Labor and Employment

Losing a Job Checklist

Losing your job because you've been laid off or fired is very stressful. There are lots of things to consider and decisions to make.

Here's a checklist of some of the steps to take after a job loss:

Leaving Your Job and Your Workplace

  • Leave your workplace as soon as possible. However, you may have to continue working until a certain time to transfer projects.
  • Find out if you can take work samples so you can build a portfolio to show future employers.
  • If you have an exit interview or have to work past your notification date, be polite and don't burn any bridges. You never know if someone you worked with could be a source of a new position in or out of the company.
  • Tie up lose ends to collect any money the company owes you, such as submitting expense reports.
  • Request a meeting with your company's HR representative to find out if you're entitled to severance pay, unused vacation or personal days and how to continue your benefits and roll over your 401(k). You'll usually get this notification early on, but there may be additional issues to follow up on such as tuition reimbursement or unused flexible benefits money.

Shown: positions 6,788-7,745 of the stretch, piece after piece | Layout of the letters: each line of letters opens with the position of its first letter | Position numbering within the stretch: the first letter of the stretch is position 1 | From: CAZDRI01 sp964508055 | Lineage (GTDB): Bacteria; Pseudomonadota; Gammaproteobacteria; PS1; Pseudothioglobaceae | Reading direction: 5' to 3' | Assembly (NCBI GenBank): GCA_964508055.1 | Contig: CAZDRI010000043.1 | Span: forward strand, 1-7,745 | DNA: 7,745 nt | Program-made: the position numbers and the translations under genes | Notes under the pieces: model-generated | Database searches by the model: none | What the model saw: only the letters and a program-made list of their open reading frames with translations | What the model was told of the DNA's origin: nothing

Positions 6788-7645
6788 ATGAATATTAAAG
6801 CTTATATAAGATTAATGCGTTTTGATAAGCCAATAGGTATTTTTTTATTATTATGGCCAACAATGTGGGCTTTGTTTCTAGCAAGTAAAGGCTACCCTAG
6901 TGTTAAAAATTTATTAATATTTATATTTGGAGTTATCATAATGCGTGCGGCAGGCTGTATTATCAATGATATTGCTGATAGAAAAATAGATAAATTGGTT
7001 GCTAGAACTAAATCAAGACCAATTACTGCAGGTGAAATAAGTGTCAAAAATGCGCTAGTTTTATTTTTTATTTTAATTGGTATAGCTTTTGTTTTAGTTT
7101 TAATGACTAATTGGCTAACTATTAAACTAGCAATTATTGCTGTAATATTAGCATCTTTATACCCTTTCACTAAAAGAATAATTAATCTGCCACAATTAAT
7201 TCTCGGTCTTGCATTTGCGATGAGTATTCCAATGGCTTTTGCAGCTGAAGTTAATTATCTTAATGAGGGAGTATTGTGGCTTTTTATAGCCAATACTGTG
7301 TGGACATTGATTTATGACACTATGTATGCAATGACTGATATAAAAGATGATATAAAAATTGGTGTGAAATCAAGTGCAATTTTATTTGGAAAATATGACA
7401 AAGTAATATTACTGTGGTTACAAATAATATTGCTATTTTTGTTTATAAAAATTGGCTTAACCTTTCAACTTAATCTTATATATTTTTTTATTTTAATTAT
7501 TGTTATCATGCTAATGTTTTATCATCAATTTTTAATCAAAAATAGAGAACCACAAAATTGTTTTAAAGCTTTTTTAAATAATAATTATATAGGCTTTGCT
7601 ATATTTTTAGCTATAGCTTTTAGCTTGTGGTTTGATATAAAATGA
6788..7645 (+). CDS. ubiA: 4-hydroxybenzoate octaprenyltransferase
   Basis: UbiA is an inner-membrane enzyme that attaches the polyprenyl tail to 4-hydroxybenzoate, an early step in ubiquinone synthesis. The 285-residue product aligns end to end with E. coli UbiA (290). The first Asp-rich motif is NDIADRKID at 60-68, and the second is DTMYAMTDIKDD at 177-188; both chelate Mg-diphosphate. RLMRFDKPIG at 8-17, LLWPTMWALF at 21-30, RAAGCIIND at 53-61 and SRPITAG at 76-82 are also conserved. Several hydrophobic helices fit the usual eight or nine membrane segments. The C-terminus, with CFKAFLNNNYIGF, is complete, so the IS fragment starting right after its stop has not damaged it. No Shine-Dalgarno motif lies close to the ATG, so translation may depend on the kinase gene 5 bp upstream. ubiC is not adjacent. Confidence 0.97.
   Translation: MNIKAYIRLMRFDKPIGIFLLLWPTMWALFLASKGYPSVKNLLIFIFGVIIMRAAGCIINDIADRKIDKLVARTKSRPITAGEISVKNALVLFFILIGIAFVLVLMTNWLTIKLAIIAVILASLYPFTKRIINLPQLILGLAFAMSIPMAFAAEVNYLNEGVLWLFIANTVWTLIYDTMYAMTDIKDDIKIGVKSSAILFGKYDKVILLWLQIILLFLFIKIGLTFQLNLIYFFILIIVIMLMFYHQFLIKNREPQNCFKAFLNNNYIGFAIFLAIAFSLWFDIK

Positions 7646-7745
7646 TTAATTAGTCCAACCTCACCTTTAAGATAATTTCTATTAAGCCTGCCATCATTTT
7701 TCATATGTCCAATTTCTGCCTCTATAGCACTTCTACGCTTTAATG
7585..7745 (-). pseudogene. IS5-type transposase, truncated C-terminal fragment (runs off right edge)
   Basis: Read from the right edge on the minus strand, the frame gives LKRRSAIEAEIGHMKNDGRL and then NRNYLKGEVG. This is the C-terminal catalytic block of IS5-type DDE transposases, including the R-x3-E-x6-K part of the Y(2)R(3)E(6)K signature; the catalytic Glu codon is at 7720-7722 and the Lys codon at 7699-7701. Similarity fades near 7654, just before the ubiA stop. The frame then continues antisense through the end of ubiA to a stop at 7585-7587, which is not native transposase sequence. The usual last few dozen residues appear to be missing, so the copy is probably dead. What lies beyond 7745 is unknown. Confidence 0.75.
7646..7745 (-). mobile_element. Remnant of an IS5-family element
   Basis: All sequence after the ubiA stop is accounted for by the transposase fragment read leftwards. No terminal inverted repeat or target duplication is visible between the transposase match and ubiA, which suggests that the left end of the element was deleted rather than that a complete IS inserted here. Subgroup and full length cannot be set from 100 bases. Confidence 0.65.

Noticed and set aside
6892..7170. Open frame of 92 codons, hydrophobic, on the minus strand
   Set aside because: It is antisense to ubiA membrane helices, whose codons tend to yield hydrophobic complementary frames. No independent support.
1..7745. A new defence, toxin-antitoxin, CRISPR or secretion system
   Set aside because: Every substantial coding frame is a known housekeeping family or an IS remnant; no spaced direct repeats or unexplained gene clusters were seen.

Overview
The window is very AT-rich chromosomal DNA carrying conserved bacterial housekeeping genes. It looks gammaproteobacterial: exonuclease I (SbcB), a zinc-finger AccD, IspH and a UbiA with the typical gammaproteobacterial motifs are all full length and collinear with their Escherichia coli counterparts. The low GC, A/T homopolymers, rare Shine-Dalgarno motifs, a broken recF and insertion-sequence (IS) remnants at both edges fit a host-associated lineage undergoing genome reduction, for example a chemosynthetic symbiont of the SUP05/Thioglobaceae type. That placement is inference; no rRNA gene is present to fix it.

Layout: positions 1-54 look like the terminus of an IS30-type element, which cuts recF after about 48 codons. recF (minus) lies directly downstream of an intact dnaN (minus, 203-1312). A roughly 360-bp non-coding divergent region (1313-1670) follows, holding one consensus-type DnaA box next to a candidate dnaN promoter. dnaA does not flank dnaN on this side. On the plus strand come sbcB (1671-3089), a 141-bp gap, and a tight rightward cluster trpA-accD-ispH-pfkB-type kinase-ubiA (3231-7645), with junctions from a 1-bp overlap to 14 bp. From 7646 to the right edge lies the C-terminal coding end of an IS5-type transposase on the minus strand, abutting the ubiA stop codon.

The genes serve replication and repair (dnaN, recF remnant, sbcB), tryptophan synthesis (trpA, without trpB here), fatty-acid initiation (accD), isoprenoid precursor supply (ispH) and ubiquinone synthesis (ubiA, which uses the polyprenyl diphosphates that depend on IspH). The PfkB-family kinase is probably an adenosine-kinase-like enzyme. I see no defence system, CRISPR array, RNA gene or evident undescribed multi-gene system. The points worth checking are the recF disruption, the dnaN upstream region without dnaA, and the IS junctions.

Moving on Financially

  • Review your financial situation.
  • File for unemployment compensation right away. It's better to file first and learn you may not be eligible, and sometimes if you wait too long to file, you could lose out.
  • Take advantage of any outplacement services your employer offers. They provide a lot of networking opportunities and it'll give you someplace to go and something to do with your time.
  • Review your health-insurance options and if you can't join your spouse's employer-sponsored health plan (you have up to 30 days), consider either extending your previous coverage through COBRA or buying an individual policy. The recently enacted stimulus package, the American Recovery and Reinvestment Act of 2009, provides extended COBRA coverage and assistance to certain employees who have lost their jobs.
  • Find out if extended benefits or subsidized training are available to you through a government program called Trade Adjustment Assistance.

Start Your Job Search

  • Tell family and friends. There's no shame in being laid off and you never know who can help. Plus, your friends and family will be able to provide support.
  • Update your resume and start sending it out to potential employers.
  • Learn new skills while you're searching for a new job.
  • Contact your creditors to find out if you can change payment plans to ensure you keep paying your bills and not have to file bankruptcy.
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